Prosecutors also had few kind words for Mrs. Sneiderman. DeKalb County District Attorney Robert James suggested in his closing arguments that she was Neuman's co-conspirator and that the two were covering up for each other. But he said her possible influence on Neuman shouldn't take away from the crime that he committed.

"This was not because of some made-up, some contrived, some constructed mental defect. It's simple," Mr. James said. "Hemy Neuman killed Rusty Sneiderman because he wanted his wife, he wanted his money, he wanted his life. Period."

Mrs. Sneiderman repeatedly denied allegations she was having an affair with Neuman. She testified that Neuman weaseled his way into her life and attacked her husband after she refused many advances and that she didn't air her suspicions that Neuman killed her husband because it sounded unbelievable.

"Seems kind of ridiculous, right?" she said. "The theory that my boss could kill my husband, it seemed kind of stupid at the time."

Days after she testified for prosecutors, she was barred from the courtroom for being disruptive and improperly engaging a witness despite being told not to do so.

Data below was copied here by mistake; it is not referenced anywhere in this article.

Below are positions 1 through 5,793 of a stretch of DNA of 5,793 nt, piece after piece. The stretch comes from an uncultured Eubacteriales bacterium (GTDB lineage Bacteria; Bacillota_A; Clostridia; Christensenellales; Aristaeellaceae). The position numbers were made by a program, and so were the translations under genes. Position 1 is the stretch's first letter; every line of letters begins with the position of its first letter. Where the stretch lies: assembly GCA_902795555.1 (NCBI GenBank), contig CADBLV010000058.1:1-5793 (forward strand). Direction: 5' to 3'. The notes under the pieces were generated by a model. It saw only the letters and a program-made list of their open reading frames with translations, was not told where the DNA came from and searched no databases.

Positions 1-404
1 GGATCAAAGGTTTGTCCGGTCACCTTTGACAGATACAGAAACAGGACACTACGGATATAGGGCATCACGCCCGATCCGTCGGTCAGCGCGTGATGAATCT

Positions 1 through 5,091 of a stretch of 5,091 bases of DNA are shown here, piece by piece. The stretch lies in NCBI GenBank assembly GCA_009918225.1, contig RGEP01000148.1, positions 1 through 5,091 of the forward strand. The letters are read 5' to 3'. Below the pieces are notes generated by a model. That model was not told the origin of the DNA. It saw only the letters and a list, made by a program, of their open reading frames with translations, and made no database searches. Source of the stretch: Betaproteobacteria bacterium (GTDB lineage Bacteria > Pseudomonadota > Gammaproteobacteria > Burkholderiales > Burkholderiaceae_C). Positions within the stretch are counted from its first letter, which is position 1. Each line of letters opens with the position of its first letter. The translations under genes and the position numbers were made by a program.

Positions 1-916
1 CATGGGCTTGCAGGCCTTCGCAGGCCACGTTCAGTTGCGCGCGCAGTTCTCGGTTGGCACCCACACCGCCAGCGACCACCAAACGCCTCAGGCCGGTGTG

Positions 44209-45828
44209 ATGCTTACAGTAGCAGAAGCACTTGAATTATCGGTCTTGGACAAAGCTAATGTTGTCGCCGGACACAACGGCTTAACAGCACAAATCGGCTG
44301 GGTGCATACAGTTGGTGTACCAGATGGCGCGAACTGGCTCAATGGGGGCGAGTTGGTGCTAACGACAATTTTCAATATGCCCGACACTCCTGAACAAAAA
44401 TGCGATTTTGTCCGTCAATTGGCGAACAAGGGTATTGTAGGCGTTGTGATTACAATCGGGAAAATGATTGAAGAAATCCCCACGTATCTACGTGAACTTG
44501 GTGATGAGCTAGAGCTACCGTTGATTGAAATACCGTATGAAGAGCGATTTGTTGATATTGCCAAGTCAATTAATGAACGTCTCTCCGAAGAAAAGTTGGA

Mrs. Sneiderman was hired in early 2010, and she and Neuman hit it off, exchanging 1,500 phone calls and text messages in the months leading up to the killing. On work trips, they would share long dinners and intimate moments, including sex, according to attorneys.

Neuman didn't testify, but jurors heard him through hours of video recordings of interviews with investigators and mental health experts. In one interview, Neuman was asked if he thinks he's the biological father of Sneiderman's two children.

"I don't know. I don't know. I don't know," he said. "I feel like these are my children. I feel like I need to be there for them. I feel like I need to raise them and I need to protect them. But I don't know."

Neuman's attorneys tried to portray their client as a brilliant but troubled child who was constantly in fear of his father, a Holocaust survivor wracked with guilt because he was able to escape the death chambers at Auschwitz while many relatives died.

Born in Mexico, Neuman was sent to a boarding school in Israel and still suffers from fear of being abandoned, his attorneys said. He later landed the GE job that allowed him to buy a pricey home in an upscale Atlanta suburb.

Neuman first tried to kill his rival on Nov. 10, 2010, when he camped outside Sneiderman's house with a gun he recently purchased and waited to attack, prosecutors said. But he bolted after Russell Sneiderman noticed an intruder on his property and called police.

Eight days later, prosecutors said, Neuman arrived at his office much earlier than usual — at 5:36 a.m. — then sneaked out a back door to avoid security cameras and to give himself an alibi.

Days later, Neuman went to Russell Sneiderman's funeral and even visited Mrs. Sneiderman's house for a Jewish mourning ceremony, prosecutors said.

Copyright 2014 The Associated Press. All rights reserved. This material may not be published, broadcast, rewritten or redistributed.